I have been told, that before the Fire of London (which happened Anno 1666) there were 12 Bells in St Mary Le Bow's Church in Cheapfide, London. Suppose it were required to tell how many several Changes might have been rung upon those 12 Bells ; and at a moderate Computation how long all those Changes would have been ringing but once over.

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Then supposing there might be rung 10 Changes in one Minute: viz. 12*10=120 Strokes in a Minute, which is 2 Strokes in a Second of Tine: Now according .o that Rate there must be allowed 47900160 Minutes to ring them once over in all their different Changes; viz. 10) 479001600 (47900160.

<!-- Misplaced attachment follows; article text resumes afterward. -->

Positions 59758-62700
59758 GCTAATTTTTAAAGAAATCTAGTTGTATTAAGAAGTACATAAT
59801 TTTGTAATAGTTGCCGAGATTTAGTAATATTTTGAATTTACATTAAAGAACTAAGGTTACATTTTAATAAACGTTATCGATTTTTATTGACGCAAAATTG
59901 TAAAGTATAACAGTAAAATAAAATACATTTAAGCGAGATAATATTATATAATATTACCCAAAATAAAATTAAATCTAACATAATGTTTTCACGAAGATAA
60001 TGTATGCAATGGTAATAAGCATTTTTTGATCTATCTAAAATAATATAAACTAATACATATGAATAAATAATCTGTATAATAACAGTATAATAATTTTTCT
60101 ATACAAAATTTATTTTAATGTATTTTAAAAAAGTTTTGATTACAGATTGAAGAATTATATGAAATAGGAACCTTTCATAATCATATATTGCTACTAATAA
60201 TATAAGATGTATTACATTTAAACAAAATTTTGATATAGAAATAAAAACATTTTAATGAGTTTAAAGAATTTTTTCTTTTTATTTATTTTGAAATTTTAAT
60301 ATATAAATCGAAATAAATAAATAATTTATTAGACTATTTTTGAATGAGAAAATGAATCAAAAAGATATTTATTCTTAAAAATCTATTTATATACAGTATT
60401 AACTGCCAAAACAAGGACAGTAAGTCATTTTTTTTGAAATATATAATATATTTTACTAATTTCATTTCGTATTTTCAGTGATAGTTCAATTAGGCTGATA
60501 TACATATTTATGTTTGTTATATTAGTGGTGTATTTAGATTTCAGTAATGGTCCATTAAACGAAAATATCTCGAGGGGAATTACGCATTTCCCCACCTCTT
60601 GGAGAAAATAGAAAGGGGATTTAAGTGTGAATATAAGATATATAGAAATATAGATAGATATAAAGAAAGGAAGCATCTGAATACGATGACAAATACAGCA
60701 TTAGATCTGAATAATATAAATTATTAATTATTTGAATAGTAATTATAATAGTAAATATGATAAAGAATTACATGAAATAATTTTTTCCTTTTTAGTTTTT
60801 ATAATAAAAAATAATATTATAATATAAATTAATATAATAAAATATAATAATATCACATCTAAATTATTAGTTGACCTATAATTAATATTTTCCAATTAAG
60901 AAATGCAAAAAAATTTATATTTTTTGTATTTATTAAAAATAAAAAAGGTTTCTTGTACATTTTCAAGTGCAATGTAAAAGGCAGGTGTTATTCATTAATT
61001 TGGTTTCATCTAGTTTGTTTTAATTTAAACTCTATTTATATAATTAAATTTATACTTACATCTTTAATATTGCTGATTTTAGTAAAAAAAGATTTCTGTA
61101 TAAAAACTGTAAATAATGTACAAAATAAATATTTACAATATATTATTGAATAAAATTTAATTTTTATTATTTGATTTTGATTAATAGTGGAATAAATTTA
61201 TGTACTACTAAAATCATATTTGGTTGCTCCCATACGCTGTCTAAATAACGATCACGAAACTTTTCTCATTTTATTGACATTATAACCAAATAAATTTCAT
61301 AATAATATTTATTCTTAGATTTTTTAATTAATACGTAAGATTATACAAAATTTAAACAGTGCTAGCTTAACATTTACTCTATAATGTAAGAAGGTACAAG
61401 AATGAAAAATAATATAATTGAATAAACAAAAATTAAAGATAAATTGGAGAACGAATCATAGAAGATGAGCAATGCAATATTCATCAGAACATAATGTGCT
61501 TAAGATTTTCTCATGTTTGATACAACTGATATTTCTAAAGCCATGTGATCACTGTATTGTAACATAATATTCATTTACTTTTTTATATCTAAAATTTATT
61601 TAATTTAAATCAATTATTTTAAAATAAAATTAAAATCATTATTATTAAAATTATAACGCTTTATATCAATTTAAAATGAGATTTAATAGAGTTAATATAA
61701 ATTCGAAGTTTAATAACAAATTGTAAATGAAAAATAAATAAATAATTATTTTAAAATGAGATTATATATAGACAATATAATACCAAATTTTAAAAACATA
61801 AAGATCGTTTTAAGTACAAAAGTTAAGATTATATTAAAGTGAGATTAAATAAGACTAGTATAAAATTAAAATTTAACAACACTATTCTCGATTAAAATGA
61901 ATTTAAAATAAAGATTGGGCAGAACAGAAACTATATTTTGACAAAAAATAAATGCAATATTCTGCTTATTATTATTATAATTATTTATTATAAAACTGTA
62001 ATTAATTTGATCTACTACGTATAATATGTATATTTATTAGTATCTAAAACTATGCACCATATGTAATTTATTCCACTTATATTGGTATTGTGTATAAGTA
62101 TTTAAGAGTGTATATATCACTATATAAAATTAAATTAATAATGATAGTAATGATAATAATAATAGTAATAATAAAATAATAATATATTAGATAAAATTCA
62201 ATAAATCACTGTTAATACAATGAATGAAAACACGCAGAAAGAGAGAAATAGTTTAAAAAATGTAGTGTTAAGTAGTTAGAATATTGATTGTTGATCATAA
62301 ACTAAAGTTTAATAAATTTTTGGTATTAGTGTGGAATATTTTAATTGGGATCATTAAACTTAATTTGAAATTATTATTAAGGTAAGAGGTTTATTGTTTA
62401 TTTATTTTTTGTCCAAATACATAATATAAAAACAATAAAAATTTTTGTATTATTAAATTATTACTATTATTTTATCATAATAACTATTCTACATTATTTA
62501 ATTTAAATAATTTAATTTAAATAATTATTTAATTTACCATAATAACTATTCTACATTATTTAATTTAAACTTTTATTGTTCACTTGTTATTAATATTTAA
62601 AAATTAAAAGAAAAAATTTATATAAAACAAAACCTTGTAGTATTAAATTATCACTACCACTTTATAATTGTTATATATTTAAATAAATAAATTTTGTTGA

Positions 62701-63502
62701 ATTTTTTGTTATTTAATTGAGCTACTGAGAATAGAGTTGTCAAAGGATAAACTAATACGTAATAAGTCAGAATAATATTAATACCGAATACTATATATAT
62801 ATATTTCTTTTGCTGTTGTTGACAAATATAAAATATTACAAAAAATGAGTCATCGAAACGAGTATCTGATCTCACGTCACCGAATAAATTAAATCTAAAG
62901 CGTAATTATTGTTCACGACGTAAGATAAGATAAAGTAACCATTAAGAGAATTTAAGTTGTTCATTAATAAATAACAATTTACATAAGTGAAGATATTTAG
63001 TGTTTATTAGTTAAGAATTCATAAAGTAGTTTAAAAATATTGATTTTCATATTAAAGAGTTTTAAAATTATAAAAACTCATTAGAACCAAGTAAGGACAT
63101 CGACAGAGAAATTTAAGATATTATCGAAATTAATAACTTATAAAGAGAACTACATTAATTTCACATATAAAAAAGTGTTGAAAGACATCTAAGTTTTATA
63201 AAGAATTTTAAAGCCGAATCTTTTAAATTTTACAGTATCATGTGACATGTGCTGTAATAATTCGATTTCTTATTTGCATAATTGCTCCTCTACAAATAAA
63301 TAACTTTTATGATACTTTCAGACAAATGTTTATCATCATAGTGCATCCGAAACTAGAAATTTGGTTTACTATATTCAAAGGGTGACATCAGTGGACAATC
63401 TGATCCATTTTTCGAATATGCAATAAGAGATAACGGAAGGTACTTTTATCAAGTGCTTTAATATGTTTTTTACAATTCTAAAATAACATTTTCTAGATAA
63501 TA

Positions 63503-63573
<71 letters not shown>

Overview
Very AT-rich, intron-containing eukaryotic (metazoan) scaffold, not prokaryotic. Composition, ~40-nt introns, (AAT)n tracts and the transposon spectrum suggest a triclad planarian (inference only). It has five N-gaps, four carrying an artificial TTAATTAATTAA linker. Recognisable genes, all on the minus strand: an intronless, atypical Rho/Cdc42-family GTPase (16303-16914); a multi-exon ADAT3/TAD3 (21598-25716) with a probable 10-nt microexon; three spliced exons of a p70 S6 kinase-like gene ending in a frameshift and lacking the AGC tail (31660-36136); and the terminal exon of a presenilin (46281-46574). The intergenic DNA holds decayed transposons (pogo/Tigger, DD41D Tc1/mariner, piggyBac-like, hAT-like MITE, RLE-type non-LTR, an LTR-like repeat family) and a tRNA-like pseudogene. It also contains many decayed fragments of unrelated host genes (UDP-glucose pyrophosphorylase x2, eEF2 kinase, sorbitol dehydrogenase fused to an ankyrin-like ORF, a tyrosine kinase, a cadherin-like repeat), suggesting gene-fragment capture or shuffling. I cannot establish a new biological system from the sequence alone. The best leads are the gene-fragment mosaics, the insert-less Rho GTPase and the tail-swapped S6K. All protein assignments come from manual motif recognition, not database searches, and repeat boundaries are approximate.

in one Year there is 365 Day, 5 Hours, and 49 Minutes ; which, being reduced into Minuttsy is 525949.

Then 525949) 47900160 (91 Years and 26 Days.

So long would those 12 Bells have been continually ringing without any Intermiffion, before all their different Changes could have been truly rung but once over. It is strange, and feems almost incredible, that a few Things should produce such Varieties.

But that which seems yet more itrange and surprising (yea, even izpollibie to thosc who are not verled in the Power of Numbers)

is, that if two Bells more had been added to the aforesaid 12 they would have advanced the Number of Changes (and consequently the Time) beyond common Belief. For 14 Bells would require (at the same Rate of ringing as before) about 16575 Years to ring all their different Changes but once over.